Factory Magnet Production
A a description of the manufacturing process, with definitions of "hard" and "soft" in scientific terms.
To produce ordinary magnets, factories place pieces of Iron, Cobalt and Nickel in the field of a powerful electromagnet.*
After a slight delay, known as hysteresis, the torque exerted by the electromagnetic field causes the domains inside the magnet-to-be-rotate, lining up with the north/south lines of the electromagnetic field. Those which are already pointing in the right direction expand, while the domains around them shrink. To accommodate this process, the domain walls rapidly change shape, sometimes vanishing entirely. When the process is completed, the metal pieces will have turned into magnets.
*The more powerful electromagnets are in turn made by placing a piece of Iron, Cobalt or Nickel inside a coil of wire and applying an electric current. This has the same effect as simply placing it in the field of an existing electromagnet, but the end result is a lot more powerful. Another difference is that an electromagnet can be magnetised and demagnetised at the flick of a switch (in a working electrical circuit).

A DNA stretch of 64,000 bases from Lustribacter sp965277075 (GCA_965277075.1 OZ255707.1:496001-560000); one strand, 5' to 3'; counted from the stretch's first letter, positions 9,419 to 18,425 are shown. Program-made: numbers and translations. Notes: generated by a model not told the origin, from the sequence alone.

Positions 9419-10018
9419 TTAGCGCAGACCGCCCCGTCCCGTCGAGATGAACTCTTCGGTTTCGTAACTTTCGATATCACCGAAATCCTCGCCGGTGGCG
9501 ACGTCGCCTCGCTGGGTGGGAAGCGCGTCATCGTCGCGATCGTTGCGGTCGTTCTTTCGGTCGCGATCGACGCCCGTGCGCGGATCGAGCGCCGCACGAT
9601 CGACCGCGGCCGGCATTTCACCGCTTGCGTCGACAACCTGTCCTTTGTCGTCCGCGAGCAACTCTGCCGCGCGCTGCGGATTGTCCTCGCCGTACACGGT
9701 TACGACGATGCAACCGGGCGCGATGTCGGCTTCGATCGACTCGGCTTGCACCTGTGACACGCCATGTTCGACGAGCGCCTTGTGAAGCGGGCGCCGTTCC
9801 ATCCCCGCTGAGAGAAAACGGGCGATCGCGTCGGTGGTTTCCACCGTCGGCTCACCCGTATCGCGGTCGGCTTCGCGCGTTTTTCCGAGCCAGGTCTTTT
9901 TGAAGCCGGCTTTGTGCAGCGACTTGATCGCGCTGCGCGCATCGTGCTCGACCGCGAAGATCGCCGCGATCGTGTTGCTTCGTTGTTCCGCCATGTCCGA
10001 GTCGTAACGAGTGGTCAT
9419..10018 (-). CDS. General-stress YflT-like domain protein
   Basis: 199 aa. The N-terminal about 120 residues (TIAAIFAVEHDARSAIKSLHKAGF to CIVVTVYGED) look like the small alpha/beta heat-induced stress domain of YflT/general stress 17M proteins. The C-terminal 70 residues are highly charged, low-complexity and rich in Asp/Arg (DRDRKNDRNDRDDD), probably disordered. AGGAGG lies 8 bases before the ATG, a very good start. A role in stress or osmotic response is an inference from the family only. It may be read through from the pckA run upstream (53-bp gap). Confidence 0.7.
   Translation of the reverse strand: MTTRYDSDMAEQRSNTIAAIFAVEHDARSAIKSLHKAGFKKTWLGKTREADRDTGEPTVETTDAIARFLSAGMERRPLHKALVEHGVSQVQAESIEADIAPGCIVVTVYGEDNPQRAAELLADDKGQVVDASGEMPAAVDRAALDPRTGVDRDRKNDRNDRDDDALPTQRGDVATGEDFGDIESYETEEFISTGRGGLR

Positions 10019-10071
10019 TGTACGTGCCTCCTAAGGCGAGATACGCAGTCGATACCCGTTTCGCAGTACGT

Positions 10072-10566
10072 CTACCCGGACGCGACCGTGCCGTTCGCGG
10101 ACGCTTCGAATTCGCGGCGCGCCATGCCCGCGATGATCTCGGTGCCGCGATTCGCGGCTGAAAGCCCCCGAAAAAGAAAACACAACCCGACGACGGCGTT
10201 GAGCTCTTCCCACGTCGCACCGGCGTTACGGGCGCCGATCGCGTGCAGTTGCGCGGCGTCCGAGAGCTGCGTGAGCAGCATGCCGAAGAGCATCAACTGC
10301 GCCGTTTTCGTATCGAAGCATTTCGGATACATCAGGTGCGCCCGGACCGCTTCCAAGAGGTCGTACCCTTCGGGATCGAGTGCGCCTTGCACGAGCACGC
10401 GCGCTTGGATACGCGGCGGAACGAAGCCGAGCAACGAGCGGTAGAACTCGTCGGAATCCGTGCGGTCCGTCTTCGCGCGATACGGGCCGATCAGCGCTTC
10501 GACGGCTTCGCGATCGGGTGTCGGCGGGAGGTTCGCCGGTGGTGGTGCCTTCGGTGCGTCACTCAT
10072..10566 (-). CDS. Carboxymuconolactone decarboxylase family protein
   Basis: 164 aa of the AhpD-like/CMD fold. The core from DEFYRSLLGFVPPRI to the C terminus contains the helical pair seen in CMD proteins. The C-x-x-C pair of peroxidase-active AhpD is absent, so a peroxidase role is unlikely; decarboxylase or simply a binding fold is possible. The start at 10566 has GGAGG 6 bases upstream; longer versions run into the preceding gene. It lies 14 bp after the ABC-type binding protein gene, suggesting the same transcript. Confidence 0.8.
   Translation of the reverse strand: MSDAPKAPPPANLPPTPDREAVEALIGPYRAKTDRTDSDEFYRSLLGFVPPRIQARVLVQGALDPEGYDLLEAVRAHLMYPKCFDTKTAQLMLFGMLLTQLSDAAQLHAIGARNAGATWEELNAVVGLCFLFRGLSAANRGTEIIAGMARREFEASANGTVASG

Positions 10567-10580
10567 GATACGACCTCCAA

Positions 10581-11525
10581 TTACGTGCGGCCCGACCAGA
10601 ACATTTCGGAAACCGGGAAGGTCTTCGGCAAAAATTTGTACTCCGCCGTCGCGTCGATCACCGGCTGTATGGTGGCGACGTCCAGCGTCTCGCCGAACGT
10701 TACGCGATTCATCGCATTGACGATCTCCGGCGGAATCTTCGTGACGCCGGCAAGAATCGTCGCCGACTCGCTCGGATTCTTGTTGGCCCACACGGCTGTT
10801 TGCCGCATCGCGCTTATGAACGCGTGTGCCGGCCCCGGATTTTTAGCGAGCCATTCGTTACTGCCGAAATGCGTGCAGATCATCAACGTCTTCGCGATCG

Sometimes magnets may also be created using lodestone, a magnetic mineral found on the surface of the earth. When extracted, this can also be used as magnet material, or be used to magnetise the three metals: Iron, Cobalt and Nickel. Different magnets hold their magnetism for different lengths of time. Stronger, more permanent magnets are known as "hard" while the weaker magnets which lose their magnetism over time are known as "soft".
various magnet company sites
Originally written October 2009 by Robin Taylor. Scored at A.